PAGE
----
Lincoln mill partly back online after explosion; layoffs possible

Posted Nov. 04, 2013, at 3:42 p.m.
Last modified Nov. 04, 2013, at 4:46 p.m.

LINCOLN, Maine — The local paper mill’s three tissue machines are online, but its two paper machines remained idle Monday after the mill’s recovery boiler exploded on Saturday, forcing a shutdown, officials said.

Lincoln Paper and Tissue LLC co-owner Keith Van Scotter said company officials hope to restart one of the two paper machines at the Katahdin Avenue mill by week’s end, but paper production likely will be at least partly curtailed by the damaged boiler, which is crucial to the wood pulping process. Temporary layoffs are possible.

The boiler damage is extensive. This is a big project to handle. The impact on the business is that we are not able to run the pulp mill until we get it [the recovery boiler] repaired,” Van Scotter said Monday.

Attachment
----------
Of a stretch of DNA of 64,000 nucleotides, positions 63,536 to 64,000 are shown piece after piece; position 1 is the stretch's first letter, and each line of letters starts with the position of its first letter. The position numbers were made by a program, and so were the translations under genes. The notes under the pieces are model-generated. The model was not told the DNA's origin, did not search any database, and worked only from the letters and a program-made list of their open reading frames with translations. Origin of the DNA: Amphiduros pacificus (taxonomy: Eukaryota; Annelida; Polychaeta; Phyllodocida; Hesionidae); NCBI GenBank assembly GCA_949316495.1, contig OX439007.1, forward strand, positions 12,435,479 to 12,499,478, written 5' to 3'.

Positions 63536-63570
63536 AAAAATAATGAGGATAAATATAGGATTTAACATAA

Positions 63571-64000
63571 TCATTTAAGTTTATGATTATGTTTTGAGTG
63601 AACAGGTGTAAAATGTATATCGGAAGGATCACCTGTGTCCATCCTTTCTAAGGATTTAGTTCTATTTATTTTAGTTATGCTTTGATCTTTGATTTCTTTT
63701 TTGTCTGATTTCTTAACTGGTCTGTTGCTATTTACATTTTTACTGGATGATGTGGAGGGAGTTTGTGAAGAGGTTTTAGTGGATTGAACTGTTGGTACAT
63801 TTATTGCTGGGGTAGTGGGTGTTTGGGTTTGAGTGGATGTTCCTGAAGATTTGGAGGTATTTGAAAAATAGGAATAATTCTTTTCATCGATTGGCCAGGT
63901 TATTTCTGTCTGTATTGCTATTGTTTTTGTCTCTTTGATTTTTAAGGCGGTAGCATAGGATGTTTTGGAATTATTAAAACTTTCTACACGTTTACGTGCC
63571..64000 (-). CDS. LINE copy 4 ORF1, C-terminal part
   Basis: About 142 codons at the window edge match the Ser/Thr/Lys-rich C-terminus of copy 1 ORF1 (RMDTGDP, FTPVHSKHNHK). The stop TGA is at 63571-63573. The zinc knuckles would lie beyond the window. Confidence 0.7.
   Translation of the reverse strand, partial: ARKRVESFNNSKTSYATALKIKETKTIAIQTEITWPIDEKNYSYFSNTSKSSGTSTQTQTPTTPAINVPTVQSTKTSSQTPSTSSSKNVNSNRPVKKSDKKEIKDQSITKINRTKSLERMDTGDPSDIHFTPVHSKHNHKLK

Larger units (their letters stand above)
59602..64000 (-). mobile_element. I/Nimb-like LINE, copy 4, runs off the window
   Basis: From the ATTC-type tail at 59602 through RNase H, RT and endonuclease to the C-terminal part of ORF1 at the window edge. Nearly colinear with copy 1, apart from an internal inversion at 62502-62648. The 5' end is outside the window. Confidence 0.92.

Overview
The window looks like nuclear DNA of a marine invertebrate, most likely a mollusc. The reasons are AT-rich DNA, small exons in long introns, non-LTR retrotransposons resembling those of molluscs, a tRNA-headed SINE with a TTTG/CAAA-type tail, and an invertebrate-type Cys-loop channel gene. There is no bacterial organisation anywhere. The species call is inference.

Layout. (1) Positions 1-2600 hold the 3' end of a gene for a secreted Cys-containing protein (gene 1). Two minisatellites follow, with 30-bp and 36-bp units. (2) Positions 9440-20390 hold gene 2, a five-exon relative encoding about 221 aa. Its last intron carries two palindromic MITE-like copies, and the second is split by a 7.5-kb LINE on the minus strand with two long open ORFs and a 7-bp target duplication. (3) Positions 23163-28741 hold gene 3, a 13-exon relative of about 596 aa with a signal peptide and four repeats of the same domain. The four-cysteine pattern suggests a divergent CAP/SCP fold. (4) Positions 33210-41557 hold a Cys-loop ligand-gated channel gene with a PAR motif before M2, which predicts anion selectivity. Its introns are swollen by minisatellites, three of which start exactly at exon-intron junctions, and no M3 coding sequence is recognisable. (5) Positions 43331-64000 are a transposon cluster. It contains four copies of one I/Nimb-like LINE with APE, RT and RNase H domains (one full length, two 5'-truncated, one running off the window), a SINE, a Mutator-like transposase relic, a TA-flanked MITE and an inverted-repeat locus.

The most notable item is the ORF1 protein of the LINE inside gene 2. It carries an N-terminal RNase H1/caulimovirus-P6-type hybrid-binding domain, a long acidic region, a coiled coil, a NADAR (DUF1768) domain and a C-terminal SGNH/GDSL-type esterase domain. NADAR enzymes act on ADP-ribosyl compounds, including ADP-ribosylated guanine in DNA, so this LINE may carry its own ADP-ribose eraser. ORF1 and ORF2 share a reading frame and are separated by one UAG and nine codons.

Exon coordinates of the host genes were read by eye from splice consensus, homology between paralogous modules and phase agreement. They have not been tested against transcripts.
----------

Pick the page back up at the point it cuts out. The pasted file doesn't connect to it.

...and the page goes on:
Bill Peterson, the mill’s vice president of human resources, told his mill’s United Steelworkers union employees to be ready to restart the No. 4 paper machine by week’s end, he said.

Whether layoffs will be necessary is unknown. Company officials hope to be able to determine that by Wednesday, Peterson said.

“We are not there yet. People have plenty to do at this point,” said Van Scotter, adding that a few workers had voluntarily taken days off.

The mill employs about 385 people. It makes tissue for party goods and medical uses, plus paper for file folders, envelopes and reply cards, he said.

The explosion occurred at the Katahdin Avenue mill’s recovery boiler, which is used to burn or recycle leftover chemicals and materials generated by the pulping process, about 7:23 a.m. Saturday. Lincoln, Lowell and Mattawamkeag firefighters cleared the scene about 40 minutes later.

Van Scotter described the recovery boiler as burning dissolved lignin, the chemical that binds pulp fibers during the paper and tissue-making process, and as recovering chemicals used to make paper. Boiler water temperatures typically rise to several hundred degrees Fahrenheit.

The boiler, he said, is about 40 years old, making it a somewhat older model by industry standards. It had been significantly refitted about eight years ago, and underwent its annual maintenance within the last few weeks, he said.

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